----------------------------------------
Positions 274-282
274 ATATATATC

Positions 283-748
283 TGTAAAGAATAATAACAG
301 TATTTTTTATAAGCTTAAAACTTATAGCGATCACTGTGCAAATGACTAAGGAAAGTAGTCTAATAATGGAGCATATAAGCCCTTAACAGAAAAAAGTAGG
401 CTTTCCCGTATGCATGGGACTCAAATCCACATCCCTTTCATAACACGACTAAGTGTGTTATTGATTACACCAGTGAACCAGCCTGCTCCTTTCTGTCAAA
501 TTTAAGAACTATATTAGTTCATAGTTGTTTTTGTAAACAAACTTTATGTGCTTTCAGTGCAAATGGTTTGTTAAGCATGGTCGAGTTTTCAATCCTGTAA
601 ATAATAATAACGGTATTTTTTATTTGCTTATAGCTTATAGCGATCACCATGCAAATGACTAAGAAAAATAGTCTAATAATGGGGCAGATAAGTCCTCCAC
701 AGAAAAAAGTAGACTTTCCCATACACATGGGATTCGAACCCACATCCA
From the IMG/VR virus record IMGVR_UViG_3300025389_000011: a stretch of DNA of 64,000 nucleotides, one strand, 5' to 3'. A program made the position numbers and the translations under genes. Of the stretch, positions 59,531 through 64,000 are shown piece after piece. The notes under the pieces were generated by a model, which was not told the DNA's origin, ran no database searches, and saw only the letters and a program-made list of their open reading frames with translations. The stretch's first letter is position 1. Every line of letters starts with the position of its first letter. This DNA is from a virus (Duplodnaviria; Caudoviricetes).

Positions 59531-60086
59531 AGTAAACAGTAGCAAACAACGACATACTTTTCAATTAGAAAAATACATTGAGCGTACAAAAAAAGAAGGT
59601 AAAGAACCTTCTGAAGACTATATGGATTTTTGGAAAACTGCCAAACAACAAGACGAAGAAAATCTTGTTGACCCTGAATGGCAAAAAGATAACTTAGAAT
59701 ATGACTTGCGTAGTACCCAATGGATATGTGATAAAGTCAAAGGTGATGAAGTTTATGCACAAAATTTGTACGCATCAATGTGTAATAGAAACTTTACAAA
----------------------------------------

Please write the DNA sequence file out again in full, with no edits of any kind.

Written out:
Positions 274-282
274 ATATATATC

Positions 283-748
283 TGTAAAGAATAATAACAG
301 TATTTTTTATAAGCTTAAAACTTATAGCGATCACTGTGCAAATGACTAAGGAAAGTAGTCTAATAATGGAGCATATAAGCCCTTAACAGAAAAAAGTAGG
401 CTTTCCCGTATGCATGGGACTCAAATCCACATCCCTTTCATAACACGACTAAGTGTGTTATTGATTACACCAGTGAACCAGCCTGCTCCTTTCTGTCAAA
501 TTTAAGAACTATATTAGTTCATAGTTGTTTTTGTAAACAAACTTTATGTGCTTTCAGTGCAAATGGTTTGTTAAGCATGGTCGAGTTTTCAATCCTGTAA
601 ATAATAATAACGGTATTTTTTATTTGCTTATAGCTTATAGCGATCACCATGCAAATGACTAAGAAAAATAGTCTAATAATGGGGCAGATAAGTCCTCCAC
701 AGAAAAAAGTAGACTTTCCCATACACATGGGATTCGAACCCACATCCA
From the IMG/VR virus record IMGVR_UViG_3300025389_000011: a stretch of DNA of 64,000 nucleotides, one strand, 5' to 3'. A program made the position numbers and the translations under genes. Of the stretch, positions 59,531 through 64,000 are shown piece after piece. The notes under the pieces were generated by a model, which was not told the DNA's origin, ran no database searches, and saw only the letters and a program-made list of their open reading frames with translations. The stretch's first letter is position 1. Every line of letters starts with the position of its first letter. This DNA is from a virus (Duplodnaviria; Caudoviricetes).

Positions 59531-60086
59531 AGTAAACAGTAGCAAACAACGACATACTTTTCAATTAGAAAAATACATTGAGCGTACAAAAAAAGAAGGT
59601 AAAGAACCTTCTGAAGACTATATGGATTTTTGGAAAACTGCCAAACAACAAGACGAAGAAAATCTTGTTGACCCTGAATGGCAAAAAGATAACTTAGAAT
59701 ATGACTTGCGTAGTACCCAATGGATATGTGATAAAGTCAAAGGTGATGAAGTTTATGCACAAAATTTGTACGCATCAATGTGTAATAGAAACTTTACAAA